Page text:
Illinois car insurance requirements
The state requires drivers to have property insurance as well as liability insurance. Property insurance is a coverage option that helps cover the cost of damage to another driver's property. The property may be the car, mailbox, pets, or whatever s damaged during an accident.
Bodily injury insurance is a necessity for Illinois drivers. It makes it possible to pay for the medical charges of another person in case of an accident. It may also cover funeral costs in the event of a fatal accident. Bodily injury insurance also covers passengers in a driver's car during the accident. It may be used to cover compensation for lost wages and pain and suffering.
All drivers are required to carry the minimum amount for both of these insurance covers. The minimums are as follows
- $20,000- property insurance per accident
- $25,000- liability insurance (Covers death or injury of a person)
- $50,000- liability insurance (covers injury or death of more than one individual per accident)
Proof of insurance
While having the right types and amount of insurance is eth most important thing for Illinois drivers, it is not enough. They are required by the law to carry proof of insurance at all times. Drivers must be able to provide this proof whenever an officer asks for it. While physical forms of proof are the most popular, they are not the only ones. It is now possible to hold a digital copy as most insurance companies have mobile apps.
When do the laws apply?
Illinois car insurance laws apply to anyone whose vehicle is registered in the state. Divers who have moved from other states to Illinois may have their cars registered elsewhere. The law requires them to register their cars in Illinois and abide by the state's regulations in 30 days.
Consequences of defying Illinois car insurance laws
Drivers that do not have car insurance or cannot provide proof of insurance in Illinois first receive a ticket. If they plead guilty or they are convicted, they may have to pay a fine of at least $500. Their license plates are suspended and only reinstated when they get the right type and amount of insurance. The fee for reinstatement is $100.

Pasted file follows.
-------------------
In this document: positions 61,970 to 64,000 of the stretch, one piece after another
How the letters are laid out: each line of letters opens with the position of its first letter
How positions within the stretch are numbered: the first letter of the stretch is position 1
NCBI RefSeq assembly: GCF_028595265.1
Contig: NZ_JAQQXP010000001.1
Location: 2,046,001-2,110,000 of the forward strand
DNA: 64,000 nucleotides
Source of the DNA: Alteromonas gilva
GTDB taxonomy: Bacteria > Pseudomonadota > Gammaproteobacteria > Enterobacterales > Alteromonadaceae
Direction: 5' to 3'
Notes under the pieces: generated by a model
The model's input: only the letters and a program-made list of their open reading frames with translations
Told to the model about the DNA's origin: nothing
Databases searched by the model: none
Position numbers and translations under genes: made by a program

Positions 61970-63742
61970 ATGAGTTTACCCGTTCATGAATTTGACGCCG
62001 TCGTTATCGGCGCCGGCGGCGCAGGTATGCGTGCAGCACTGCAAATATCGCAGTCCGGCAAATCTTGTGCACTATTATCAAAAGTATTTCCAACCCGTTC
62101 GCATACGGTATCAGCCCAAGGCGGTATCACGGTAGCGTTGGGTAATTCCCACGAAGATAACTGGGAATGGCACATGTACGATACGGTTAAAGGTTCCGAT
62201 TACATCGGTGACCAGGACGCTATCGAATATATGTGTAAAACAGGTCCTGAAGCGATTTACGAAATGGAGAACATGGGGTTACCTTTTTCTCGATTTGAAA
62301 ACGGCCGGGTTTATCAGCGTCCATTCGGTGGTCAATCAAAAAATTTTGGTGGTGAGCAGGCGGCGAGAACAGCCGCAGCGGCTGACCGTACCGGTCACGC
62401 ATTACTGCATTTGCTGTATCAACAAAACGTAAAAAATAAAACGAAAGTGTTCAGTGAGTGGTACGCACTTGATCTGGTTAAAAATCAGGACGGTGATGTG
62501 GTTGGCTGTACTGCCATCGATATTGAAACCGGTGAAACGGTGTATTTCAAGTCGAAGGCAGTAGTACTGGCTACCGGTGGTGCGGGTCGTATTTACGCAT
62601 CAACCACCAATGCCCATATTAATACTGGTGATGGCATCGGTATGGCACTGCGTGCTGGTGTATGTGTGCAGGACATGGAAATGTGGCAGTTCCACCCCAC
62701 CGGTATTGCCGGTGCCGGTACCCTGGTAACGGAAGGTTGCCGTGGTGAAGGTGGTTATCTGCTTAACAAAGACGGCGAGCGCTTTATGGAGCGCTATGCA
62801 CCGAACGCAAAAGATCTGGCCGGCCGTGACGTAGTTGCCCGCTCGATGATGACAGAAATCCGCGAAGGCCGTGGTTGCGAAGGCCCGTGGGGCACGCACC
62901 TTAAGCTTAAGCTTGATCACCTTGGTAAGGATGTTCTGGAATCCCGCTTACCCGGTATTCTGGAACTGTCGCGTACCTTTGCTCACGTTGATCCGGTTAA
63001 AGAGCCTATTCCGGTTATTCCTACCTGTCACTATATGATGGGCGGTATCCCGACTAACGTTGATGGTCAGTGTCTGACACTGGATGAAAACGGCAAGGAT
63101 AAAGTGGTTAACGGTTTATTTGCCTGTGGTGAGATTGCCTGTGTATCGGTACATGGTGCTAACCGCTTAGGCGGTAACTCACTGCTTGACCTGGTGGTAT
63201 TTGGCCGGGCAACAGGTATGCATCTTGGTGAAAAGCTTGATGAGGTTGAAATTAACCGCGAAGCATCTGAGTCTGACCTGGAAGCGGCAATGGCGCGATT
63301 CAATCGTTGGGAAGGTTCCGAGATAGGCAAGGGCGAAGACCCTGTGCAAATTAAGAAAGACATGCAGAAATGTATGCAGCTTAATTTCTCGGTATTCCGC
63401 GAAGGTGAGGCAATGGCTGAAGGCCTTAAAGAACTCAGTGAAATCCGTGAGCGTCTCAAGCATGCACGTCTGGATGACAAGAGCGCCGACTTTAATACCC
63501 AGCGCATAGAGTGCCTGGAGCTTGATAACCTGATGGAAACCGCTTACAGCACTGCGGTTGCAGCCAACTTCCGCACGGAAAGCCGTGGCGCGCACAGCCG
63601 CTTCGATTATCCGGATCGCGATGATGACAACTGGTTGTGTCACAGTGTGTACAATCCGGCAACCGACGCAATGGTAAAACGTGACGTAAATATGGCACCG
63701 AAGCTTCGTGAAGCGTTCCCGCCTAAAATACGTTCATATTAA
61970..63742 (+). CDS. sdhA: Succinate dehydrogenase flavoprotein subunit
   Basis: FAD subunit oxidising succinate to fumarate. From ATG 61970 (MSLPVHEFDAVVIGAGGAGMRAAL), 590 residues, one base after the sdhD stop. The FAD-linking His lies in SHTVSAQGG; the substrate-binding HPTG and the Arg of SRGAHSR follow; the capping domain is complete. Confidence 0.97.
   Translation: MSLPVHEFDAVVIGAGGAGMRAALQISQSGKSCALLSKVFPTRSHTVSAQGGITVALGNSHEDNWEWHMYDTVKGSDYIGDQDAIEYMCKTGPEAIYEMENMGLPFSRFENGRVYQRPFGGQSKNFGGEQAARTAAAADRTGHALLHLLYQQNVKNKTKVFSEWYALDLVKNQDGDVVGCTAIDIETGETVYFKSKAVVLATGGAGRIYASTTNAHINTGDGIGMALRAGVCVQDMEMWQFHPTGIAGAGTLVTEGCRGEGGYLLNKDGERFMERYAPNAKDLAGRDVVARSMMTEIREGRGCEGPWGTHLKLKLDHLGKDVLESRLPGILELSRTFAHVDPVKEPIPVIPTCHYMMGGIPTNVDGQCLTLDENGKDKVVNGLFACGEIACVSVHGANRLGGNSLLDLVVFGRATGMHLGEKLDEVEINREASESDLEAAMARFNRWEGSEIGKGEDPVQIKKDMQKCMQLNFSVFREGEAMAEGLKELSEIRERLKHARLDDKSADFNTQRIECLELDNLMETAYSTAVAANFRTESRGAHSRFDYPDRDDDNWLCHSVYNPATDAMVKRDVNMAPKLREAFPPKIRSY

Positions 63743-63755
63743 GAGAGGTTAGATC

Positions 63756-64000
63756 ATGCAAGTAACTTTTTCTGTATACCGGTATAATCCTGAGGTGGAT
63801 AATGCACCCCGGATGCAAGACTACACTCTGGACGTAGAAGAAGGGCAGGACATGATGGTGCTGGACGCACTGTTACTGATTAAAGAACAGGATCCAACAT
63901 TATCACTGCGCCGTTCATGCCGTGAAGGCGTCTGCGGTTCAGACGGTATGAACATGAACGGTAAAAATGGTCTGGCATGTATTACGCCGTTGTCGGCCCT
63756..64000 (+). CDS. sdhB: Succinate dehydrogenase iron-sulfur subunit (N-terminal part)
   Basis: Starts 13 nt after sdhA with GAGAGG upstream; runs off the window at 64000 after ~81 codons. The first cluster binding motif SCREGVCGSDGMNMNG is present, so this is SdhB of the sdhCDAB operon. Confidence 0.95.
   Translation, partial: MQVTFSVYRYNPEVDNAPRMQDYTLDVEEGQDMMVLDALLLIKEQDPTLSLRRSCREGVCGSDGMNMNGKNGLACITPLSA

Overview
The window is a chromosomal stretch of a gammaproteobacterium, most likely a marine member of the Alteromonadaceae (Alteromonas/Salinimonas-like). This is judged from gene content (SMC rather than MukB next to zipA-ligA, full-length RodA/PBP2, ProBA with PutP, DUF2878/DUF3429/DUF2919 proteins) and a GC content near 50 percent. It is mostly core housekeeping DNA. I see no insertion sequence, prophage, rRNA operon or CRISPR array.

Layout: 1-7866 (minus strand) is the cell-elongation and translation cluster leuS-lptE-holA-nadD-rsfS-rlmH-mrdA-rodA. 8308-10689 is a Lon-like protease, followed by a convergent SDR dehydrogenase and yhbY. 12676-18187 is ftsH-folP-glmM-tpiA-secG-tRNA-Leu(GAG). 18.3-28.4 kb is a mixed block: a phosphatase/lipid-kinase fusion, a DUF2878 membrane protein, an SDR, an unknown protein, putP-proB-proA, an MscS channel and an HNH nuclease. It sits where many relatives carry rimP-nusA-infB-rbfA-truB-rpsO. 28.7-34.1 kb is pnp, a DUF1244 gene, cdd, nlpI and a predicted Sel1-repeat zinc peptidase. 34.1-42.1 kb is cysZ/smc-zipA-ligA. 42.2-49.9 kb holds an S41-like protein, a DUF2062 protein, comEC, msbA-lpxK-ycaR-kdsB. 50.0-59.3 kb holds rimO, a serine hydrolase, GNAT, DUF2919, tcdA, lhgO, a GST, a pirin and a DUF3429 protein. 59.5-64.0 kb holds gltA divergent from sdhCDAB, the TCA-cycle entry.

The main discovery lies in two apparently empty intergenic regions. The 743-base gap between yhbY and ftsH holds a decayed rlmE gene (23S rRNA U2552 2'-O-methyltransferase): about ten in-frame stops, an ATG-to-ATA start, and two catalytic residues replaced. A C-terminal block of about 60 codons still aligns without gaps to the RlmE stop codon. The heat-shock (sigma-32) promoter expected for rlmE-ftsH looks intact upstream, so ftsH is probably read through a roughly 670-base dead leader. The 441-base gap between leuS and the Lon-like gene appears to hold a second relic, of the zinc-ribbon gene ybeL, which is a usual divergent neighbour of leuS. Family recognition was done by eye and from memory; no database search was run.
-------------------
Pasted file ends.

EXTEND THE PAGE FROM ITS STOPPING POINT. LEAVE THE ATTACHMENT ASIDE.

Those drivers who continue to drive even when their plates are suspended may end up paying a minimum of $1, 000 fine along with a four-month suspension. If they are found guilty of a Class A misdemeanor, they may go to jail for up to 1 year.
Drivers who cause accidents while driving without insurance are also guilty of a Class A misdemeanor.
Car insurance premiums
The state of Illinois allows insurance providers to base their premium requirements on a driver's credit rating. Car insurance premiums are regulated by the Illinois Department of Insurance. Insurance companies may charge premiums based on; a driver's location, their age, gender, driving experience and record, the type of car, marital status, prior insurance covers, and whether the car is for personal or business use.
The state requires 'problem drivers' to have this form of insurance. It may be required of a driver under the following circumstances;
- If the driver has a history of driving without insurance
- If the driver has been caught driving with expired license plates
- If a driver is found driving while intoxicated
- If a driver is caught driving with a suspended or expired license
The SR-22 may only be issued by authorized providers. If a driver's current insurance is not authorized for it, they may need to find a different one. If a driver has SR-22 insurance, they need to provide proof of financial responsibility when moving from Illinois. They must complete an affidavit to waive it.